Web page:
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Spanish Cuisine

 

 


Spanish cuisine is made of very different kinds of dishes due to the differences in geography, culture and climate. It is heavily influenced by the variety of seafood available from the waters that surround the country. As Spain has had a history with many different cultural influences, the richness and variety of its cuisine is overwhelming, but all these ingredients have made up a unique cuisine with thousands of recipes and flavours. The international influences are perhaps most obvious in Barcelona. Next door to a shop selling ready-made falafels might be an Asian food restaurant, which is next to a traditional tapas bar, and on and on in amazing variety.

Much influence on Spanish cuisine has come from the Jewish and Moorish traditions. The Moors were a strong influence in Spain for many centuries and their food is still eaten in Spain today. These are some of the primary influences that have differentiated Spanish cuisine from Mediterranean cuisine, of which Spanish cuisine shares many techniques and food items.

Daily meals eaten by the Spanish in many areas of the country are still very often made traditionally by hand, from fresh ingredients bought daily from the local market. This is more common in the rural areas and less common in the large urban areas like Madrid, where supermarkets are beginning to displace the open air markets. However, even in Madrid food can be bought from the local shops, bread from the panaderia, meat from the carniceria, etc.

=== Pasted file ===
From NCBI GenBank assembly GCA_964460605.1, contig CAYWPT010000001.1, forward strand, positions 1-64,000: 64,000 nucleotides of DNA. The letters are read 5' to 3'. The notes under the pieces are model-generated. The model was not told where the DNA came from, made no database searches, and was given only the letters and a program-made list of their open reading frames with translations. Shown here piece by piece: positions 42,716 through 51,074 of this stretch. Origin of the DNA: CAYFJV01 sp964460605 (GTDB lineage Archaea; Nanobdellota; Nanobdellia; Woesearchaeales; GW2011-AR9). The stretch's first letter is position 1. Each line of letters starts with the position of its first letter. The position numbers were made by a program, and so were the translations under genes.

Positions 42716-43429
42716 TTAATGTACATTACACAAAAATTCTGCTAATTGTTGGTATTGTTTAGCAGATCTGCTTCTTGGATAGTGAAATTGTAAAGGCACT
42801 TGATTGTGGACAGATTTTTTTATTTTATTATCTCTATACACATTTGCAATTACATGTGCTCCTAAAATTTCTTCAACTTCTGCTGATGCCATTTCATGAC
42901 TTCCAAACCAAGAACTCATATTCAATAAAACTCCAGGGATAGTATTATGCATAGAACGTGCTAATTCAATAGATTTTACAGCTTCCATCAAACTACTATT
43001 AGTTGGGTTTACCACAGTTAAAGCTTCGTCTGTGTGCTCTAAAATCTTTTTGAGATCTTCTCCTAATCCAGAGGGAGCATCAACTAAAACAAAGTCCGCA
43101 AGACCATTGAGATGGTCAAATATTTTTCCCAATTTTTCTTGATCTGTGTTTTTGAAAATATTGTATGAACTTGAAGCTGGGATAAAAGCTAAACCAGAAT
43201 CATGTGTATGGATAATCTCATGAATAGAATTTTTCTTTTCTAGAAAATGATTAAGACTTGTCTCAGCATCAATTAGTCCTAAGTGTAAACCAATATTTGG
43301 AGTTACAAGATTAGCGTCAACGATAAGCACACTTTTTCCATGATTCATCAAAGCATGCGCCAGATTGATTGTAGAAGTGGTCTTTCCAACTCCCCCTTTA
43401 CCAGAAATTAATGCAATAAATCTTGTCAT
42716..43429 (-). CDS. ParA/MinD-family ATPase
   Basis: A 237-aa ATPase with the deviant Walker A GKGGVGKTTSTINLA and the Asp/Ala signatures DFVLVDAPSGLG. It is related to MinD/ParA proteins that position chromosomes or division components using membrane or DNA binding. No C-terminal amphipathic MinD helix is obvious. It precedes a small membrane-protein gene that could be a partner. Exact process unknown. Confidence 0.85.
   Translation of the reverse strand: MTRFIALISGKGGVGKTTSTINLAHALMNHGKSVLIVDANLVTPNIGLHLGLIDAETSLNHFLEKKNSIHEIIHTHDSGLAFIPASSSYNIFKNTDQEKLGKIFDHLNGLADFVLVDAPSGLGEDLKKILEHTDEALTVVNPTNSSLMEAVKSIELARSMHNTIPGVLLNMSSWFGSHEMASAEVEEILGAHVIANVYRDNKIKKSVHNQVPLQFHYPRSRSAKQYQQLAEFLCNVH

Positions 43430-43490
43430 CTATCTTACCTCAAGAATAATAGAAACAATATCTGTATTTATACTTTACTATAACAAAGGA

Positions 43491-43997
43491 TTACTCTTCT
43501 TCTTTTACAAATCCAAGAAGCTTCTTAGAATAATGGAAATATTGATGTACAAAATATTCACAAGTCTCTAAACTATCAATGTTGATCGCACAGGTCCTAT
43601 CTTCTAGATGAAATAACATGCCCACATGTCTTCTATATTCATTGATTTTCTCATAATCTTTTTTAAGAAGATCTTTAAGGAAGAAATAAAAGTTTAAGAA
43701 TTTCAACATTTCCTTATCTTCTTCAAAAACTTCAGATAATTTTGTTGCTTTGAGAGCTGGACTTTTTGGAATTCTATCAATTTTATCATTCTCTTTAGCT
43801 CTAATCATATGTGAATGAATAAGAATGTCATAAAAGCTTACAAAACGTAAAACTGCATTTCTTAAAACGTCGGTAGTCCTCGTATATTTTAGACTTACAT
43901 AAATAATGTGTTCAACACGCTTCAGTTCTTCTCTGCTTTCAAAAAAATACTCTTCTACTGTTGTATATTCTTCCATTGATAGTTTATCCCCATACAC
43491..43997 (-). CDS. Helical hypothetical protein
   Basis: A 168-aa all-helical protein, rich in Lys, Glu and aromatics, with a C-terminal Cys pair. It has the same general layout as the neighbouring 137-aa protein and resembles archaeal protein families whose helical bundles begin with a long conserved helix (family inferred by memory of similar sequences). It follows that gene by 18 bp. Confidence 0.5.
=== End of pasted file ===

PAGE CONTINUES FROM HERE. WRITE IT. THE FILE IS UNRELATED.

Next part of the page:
Traditional Spanish cooking also often revolves around outdoor cooking over a fire, perhaps in a special clay or brick oven.

One popular custom when going out is to take tapas with your drink (sherry, wine, beer...). In some places, like Granada, tapas are given for free with your drink and have become very famous for that reason. It should be noted that almost every tapas bar serves something comestible when a drink is ordered, without charge.

Another traditional favorite is the churro with a mug of thick hot chocolate to dip the churro in. Churrerías, or stores that serve churros, are quite common. Specifically the Chocolatería de San Ginés in Madrid is very famous as a place to stop and have some chocolate with churros, often late into the night (even dawn) after being out on the town. Often traditional Spanish singers will be seen to entertain the guests. [1]  (http://www.spain-info.com/madrid/Classic-Cafes-Madrid.html)

Typical Spanish foods also include

See also

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